A gleaming 35-foot sailboat stood at anchor in the expanse of the area’s biggest bay. Except for a Red Cliff Indian homestead and dock on the west side, the bay was empty. The sailboat left as we began probing for the 15 foot depth line on the eastern, most protected shore and found it almost within spitting distance of red boulders at the foot of a steep bank on which grew hundreds of white, bending birches. Wind and anchor insured that our cockpit benches were almost perfectly aligned to the warmth of a sinking sun. The evening calm settled in, the air was clear and cool, but the sun still had heat. Tom and Matt found cushions and napped in these quiet, late hours of the day. I tried to swim but was chased back aboard by water much colder than in Quarry Bay.
The hours that followed were so beautiful as to make a heart ache. I fought off biblical terms as pretentious but there was no denying that in the crevice where the white birch bank met dark blue water along a line of red rocked caves, our small vessel was held in a transcendent embrace. With each passing quarter hour, the sun setting across the bay seemed to cast light more horizontally and the calm, sea surface magnified it by further reflection. The wet, red boulders gained an almost Pentecostal brightness, which was carried up the bank by thin, white willows of birch that were no longer illumined from the top but from the side.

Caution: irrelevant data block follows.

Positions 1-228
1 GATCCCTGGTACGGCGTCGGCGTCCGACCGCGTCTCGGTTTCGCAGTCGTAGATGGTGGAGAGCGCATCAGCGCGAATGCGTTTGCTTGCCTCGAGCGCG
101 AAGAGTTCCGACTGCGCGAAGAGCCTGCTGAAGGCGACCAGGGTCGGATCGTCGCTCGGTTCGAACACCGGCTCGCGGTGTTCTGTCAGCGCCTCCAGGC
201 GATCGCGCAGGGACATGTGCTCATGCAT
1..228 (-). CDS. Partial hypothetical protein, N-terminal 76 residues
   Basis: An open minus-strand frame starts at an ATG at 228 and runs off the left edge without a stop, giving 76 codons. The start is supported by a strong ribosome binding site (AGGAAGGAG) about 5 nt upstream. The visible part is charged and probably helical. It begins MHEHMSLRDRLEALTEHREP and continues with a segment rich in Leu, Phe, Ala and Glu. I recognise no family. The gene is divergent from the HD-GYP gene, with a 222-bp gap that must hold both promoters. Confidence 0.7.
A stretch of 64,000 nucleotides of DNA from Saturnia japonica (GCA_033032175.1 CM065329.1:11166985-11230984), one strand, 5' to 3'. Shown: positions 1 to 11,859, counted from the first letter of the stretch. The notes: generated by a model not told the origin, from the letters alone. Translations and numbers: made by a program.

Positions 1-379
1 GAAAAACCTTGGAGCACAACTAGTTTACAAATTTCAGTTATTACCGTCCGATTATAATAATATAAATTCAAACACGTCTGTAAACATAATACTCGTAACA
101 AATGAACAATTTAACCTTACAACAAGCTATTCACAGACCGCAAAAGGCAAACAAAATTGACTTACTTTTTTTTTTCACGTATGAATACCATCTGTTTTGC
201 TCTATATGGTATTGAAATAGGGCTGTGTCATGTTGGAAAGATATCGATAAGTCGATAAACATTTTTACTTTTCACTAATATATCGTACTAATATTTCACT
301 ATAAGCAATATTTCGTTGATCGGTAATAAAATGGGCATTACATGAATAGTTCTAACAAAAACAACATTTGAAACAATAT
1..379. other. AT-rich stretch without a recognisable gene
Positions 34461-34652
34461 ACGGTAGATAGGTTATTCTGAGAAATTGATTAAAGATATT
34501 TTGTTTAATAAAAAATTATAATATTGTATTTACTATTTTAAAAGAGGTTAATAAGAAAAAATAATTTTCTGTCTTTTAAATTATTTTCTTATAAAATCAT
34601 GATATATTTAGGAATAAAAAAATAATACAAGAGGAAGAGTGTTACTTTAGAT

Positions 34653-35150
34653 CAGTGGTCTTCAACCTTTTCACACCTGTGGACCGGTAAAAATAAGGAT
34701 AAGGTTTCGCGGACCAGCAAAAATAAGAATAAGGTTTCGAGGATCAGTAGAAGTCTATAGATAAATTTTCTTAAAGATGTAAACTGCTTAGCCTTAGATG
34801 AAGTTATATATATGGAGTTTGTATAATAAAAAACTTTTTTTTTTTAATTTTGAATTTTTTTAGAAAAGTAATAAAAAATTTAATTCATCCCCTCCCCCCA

Amidst such splendor, we celebrated Matt’s birthday with a feast of beer brats. Tom got the grill lighted with help from Matt and the bratwursts sizzled in smoke that itself seemed tasty enough to eat. The feast was capped by a minor miracle. After days of constant attention and concern, the splinter that was buried deep in Matt’s foot shot out as he gave the wound a quick, strong squeeze. He beamed not merely with relief but with real and obvious pleasure.
The cards came out again after supper, but not for long. A quick check of the chart showed that a mid-afternoon return to Port Superior Marina would probably require an early departure from Raspberry Bay, so we faded almost with the light.
Overcast skies confirmed a weather report that called for morning showers and southeasterly winds of variable speed. The cloud cover was breaking up as we motored around fish traps lying off Raspberry Point and headed down Bayfield peninsula with Oak Island to the east. Occasional shafts of light appeared but so would drizzles and we donned our warmest gear. The pictures from this day show how quickly the weather changes here, and it would change again at mid-day. A southeasterly wind of a little less than 10 knots made the North Channel more attractive than the West one, so we motored further east, passing between Hermit and Basswood islands.